Charter Schools are a distraction from the mission of public education. They were introduced as an experiment. The experiment has been conducted and it has shown that privatization, at best, does nothing to improve outcomes for students.

    Public opinion is clearly ad rationally drifting towards disfavor with the experiment, and , in time, we are right to look forward to a day when they are all gone, and have been replaced by renewed energy to educate all children.

    • Hmmm….that why enrollment keeps growing? And generations keep graduating? Do you really think Valor will be home before Maplewood ? I too dream of a day with 2 cars in the garage and a chicken in every pot.

      • Regarding Valor… If racial and socio-economic segregation is the right way to organize a school system, that will play out in other non-privatized ways at scale (perhaps more test-segregated schools). I don’t think that it is the right way, even as we get the next round of it with the rubber-stamped Hillsdale schools around the corner.

        All charter schools answer the question “What do we do about kids who are in poverty, who lack involved parents?” by simply leaving them behind, a variation on the pre-1969 zoning lines. Nothing is more ludicrous than the notion that charter schools improve district-wide outcomes by offering a palette of options to our poorest families, who will pour over detailed score data, and select a “best” option for their kids. Our poorest parents rarely even attend school events as it is. What charter school is assigned its students like our zoned schools? The legislature claimed charter schools would open to serve kids with discipline challenges, others focused on disabilities. Where are those charter schools? And the district improvements promised by “competition” have not arrived either, predictably.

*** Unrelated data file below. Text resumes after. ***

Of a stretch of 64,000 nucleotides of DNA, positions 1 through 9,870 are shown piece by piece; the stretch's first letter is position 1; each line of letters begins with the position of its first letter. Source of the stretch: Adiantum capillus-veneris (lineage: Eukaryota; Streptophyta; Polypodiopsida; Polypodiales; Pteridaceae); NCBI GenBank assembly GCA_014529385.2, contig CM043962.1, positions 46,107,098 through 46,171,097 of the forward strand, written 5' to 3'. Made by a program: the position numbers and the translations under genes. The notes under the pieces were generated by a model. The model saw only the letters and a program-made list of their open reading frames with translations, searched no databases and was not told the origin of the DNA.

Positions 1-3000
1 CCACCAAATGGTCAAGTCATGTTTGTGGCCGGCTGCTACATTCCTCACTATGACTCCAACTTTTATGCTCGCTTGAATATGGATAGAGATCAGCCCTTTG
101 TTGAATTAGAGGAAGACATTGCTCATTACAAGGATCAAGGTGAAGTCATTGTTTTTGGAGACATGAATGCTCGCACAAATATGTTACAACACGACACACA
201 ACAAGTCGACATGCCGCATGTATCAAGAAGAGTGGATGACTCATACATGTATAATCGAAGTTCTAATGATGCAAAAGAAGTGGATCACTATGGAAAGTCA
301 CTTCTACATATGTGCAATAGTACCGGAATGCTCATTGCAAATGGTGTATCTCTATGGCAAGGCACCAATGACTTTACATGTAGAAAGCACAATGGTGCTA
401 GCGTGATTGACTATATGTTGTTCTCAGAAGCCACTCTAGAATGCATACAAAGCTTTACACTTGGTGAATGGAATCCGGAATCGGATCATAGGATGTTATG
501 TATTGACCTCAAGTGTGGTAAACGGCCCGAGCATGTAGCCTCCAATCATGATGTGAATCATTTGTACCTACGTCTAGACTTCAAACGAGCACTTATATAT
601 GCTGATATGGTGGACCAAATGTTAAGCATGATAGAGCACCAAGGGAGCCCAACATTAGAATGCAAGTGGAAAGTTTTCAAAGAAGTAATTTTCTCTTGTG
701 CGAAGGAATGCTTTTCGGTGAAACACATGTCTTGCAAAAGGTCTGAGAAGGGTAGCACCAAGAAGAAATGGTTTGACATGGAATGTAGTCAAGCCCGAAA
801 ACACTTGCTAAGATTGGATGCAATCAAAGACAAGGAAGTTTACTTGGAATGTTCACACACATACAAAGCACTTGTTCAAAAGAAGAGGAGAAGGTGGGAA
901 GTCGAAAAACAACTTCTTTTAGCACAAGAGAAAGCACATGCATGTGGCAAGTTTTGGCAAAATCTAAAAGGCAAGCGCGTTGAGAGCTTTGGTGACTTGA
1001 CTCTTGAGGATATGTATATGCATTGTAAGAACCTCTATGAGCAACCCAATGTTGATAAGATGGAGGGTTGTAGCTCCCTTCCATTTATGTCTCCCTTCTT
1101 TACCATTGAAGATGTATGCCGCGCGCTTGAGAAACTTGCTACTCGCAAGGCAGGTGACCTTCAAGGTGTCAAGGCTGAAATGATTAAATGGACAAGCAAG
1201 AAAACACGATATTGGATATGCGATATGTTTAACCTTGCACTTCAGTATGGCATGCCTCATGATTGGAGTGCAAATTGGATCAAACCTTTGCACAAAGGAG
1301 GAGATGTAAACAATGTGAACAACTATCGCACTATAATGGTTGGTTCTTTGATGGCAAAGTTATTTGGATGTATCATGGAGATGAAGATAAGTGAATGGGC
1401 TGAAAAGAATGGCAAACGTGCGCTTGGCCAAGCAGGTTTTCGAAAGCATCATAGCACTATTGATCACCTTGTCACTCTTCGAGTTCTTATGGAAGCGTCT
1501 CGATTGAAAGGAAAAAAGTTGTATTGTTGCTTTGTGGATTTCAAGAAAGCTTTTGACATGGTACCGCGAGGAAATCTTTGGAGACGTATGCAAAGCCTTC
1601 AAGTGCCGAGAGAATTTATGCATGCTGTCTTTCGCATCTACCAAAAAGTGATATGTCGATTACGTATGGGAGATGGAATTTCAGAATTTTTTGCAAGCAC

As our society is ripped apart by wealth gaps, ideological divides, and the rest, I think we should cling to the dream, not as much of cars and chickens, but of a society where every family can have confidence that their child will be maximally educated at a nearby public school, and encounter kids from other walks of life in a way that the adult experience in America seldom affords.

        I believe that if we can get to that point, your chickens and electric cars will follow!